# Spacetime diagram grid area

1. Dec 4, 2008

### yinfudan

I have an interesting finding in spacetime diagram - The area of the square grid for the rest frame O, is the same as the area of the rhombus grid for the inertial frame O'.

More specifically, the area of the square for frame O

(0, 0), (0, 1), (1, 1) and (1, 0) is 1

The area for the rhombus for frame O'

(0, 0), (vγ, γ), (γ+vγ, γ+vγ), and (γ, vγ) is also 1,

no matter what γ or v is.

Is this just a coincidence or does it have mathematics or physics basis?

Thanks!

2. Dec 4, 2008

### robphy

Last edited: Dec 4, 2008
3. Dec 4, 2008

### yinfudan

Yes, the determinant of lorentz boost is 1. However, my question here is why it has to be 1. Is it a coincidence or does it have certain meaning in physics? What is the consequence if it is not 1, yet still a linear transform?

4. Dec 5, 2008

### George Jones

Staff Emeritus
In order that a linear transformation leave the spacetime interval invariant, it must have determinant $\pm$1. For space and time orientations to be preserved, the determinant must be plus 1.

5. Dec 5, 2008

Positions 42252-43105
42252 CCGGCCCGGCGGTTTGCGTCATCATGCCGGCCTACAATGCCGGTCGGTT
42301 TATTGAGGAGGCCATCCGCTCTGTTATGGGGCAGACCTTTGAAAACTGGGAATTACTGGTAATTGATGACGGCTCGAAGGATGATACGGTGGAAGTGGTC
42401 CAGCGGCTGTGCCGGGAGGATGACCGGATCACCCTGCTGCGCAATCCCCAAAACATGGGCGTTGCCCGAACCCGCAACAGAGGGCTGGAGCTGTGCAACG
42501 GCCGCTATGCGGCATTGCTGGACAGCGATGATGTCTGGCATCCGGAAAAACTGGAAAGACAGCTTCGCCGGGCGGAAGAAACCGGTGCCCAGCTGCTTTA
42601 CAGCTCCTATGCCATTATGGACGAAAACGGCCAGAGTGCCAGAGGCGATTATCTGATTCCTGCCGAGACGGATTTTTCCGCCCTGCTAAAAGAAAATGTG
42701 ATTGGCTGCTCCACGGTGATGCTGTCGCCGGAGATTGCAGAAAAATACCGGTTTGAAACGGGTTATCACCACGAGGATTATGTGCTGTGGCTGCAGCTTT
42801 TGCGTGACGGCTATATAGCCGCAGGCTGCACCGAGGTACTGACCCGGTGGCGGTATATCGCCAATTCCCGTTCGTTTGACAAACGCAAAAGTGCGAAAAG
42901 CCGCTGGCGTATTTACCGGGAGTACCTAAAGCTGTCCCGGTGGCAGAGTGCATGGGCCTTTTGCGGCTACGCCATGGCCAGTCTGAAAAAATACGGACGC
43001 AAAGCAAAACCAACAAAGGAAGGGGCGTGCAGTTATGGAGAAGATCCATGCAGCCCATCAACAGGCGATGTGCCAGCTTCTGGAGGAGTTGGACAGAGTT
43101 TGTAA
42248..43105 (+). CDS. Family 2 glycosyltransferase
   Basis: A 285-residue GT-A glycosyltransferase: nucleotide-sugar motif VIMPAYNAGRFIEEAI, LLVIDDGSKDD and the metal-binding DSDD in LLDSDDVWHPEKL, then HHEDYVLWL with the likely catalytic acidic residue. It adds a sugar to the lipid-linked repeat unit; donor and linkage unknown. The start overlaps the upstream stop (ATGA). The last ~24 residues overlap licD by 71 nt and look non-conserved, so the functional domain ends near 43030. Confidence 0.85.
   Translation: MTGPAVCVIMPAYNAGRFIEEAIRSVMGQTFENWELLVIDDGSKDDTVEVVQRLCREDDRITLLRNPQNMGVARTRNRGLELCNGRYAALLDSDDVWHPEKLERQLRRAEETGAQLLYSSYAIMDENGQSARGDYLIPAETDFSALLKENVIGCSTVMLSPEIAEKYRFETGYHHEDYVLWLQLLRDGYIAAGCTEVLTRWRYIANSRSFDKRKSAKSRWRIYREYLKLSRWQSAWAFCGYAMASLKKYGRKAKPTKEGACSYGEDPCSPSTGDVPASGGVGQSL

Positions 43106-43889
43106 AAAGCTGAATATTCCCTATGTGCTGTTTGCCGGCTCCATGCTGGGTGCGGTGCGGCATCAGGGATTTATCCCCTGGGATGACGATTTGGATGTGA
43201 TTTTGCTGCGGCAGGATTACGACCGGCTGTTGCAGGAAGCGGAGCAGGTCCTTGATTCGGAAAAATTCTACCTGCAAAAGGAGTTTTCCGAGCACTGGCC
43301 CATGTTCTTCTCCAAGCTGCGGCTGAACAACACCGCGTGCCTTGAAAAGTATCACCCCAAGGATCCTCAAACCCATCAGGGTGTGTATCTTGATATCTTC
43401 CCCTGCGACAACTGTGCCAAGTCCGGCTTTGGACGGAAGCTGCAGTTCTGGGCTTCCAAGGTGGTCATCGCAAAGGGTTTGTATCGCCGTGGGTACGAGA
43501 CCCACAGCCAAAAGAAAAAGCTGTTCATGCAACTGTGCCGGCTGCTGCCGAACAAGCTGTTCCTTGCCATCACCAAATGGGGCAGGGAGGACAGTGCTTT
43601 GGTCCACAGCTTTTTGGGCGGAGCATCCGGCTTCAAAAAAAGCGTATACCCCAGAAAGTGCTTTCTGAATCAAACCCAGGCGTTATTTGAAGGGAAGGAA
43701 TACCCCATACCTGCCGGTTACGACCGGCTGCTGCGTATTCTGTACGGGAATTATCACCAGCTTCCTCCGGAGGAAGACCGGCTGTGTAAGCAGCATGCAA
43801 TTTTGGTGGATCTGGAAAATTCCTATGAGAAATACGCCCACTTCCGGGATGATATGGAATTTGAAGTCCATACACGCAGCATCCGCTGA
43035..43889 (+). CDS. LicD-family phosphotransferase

### yinfudan

I think I have an easier way to understand why both the area of the square grid for the rest frame O must be equal to the area of the rhombus grid for the moving frame O'.

If the area of the rhombus grid is not the same, say, bigger. Now if I normalize the rhombus grid, that is to make the frame O' axis perpendicular and to make the rhombus grid square with the area equal to one, then, the original square grid for frame O will become rhombus towards the other direction (top left to bottom right). Now let us examine the area of this rhombus for frame O, the area will be smaller than one, and smaller than the square grid for frame O', which is one.

Since frame O and frame O' are both inertial and only have relative speed. They are equally valid and symmetric. So the hypothesis that the area of rhombus grid is bigger must be false, because if it is true, by normalizing the rhombus grid to square, and warping the square grid to rhombus, the newly warped grid will be smaller, which breaks the symmetry.

6. Dec 5, 2008

### robphy

Would your argument work if you focus on another feature of possible interest... say, the length (drawn on a spacetime diagram) of an inertial timelike-interval of 1-sec (analogous to the 4-velocity of an observer)... or even the length of the diagonal of that square?

I suspect that you are implicitly using additional properties which should really be addressed in your explanation.
In other words, why the area of the rhombus and not something else?

7. Dec 5, 2008

### yinfudan

I suppose it works for length as well:)

The length of one side of the rhombus must be sqrt((1+v2)/(1-v2)).

If longer (or shorter) than this value, when the rhombus is normalized to a unit square, and the original square is warped to a new rhombus, the length of one side of the new rhombus would be shorter (or longer) than this value, which breaks the symmetry.